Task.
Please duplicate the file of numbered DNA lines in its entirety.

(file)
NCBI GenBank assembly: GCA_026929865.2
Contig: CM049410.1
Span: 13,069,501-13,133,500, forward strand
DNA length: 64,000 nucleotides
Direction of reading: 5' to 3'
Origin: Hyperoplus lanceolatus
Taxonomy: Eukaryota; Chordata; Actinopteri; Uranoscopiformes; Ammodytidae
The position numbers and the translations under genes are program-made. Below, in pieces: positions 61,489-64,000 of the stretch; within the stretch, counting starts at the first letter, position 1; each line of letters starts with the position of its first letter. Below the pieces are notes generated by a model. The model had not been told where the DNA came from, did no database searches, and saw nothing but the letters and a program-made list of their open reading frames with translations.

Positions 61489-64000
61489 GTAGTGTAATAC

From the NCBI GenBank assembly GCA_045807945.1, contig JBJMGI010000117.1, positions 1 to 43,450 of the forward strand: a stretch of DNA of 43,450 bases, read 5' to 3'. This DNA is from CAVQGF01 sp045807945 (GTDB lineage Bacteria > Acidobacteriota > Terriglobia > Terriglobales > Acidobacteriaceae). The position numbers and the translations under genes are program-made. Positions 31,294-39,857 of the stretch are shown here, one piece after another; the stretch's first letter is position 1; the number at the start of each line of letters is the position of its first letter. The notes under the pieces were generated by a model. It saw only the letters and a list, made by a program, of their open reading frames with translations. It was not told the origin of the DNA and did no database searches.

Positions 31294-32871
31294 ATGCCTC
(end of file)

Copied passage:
NCBI GenBank assembly: GCA_026929865.2
Contig: CM049410.1
Span: 13,069,501-13,133,500, forward strand
DNA length: 64,000 nucleotides
Direction of reading: 5' to 3'
Origin: Hyperoplus lanceolatus
Taxonomy: Eukaryota; Chordata; Actinopteri; Uranoscopiformes; Ammodytidae
The position numbers and the translations under genes are program-made. Below, in pieces: positions 61,489-64,000 of the stretch; within the stretch, counting starts at the first letter, position 1; each line of letters starts with the position of its first letter. Below the pieces are notes generated by a model. The model had not been told where the DNA came from, did no database searches, and saw nothing but the letters and a program-made list of their open reading frames with translations.

Positions 61489-64000
61489 GTAGTGTAATAC

From the NCBI GenBank assembly GCA_045807945.1, contig JBJMGI010000117.1, positions 1 to 43,450 of the forward strand: a stretch of DNA of 43,450 bases, read 5' to 3'. This DNA is from CAVQGF01 sp045807945 (GTDB lineage Bacteria > Acidobacteriota > Terriglobia > Terriglobales > Acidobacteriaceae). The position numbers and the translations under genes are program-made. Positions 31,294-39,857 of the stretch are shown here, one piece after another; the stretch's first letter is position 1; the number at the start of each line of letters is the position of its first letter. The notes under the pieces were generated by a model. It saw only the letters and a list, made by a program, of their open reading frames with translations. It was not told the origin of the DNA and did no database searches.

Positions 31294-32871
31294 ATGCCTC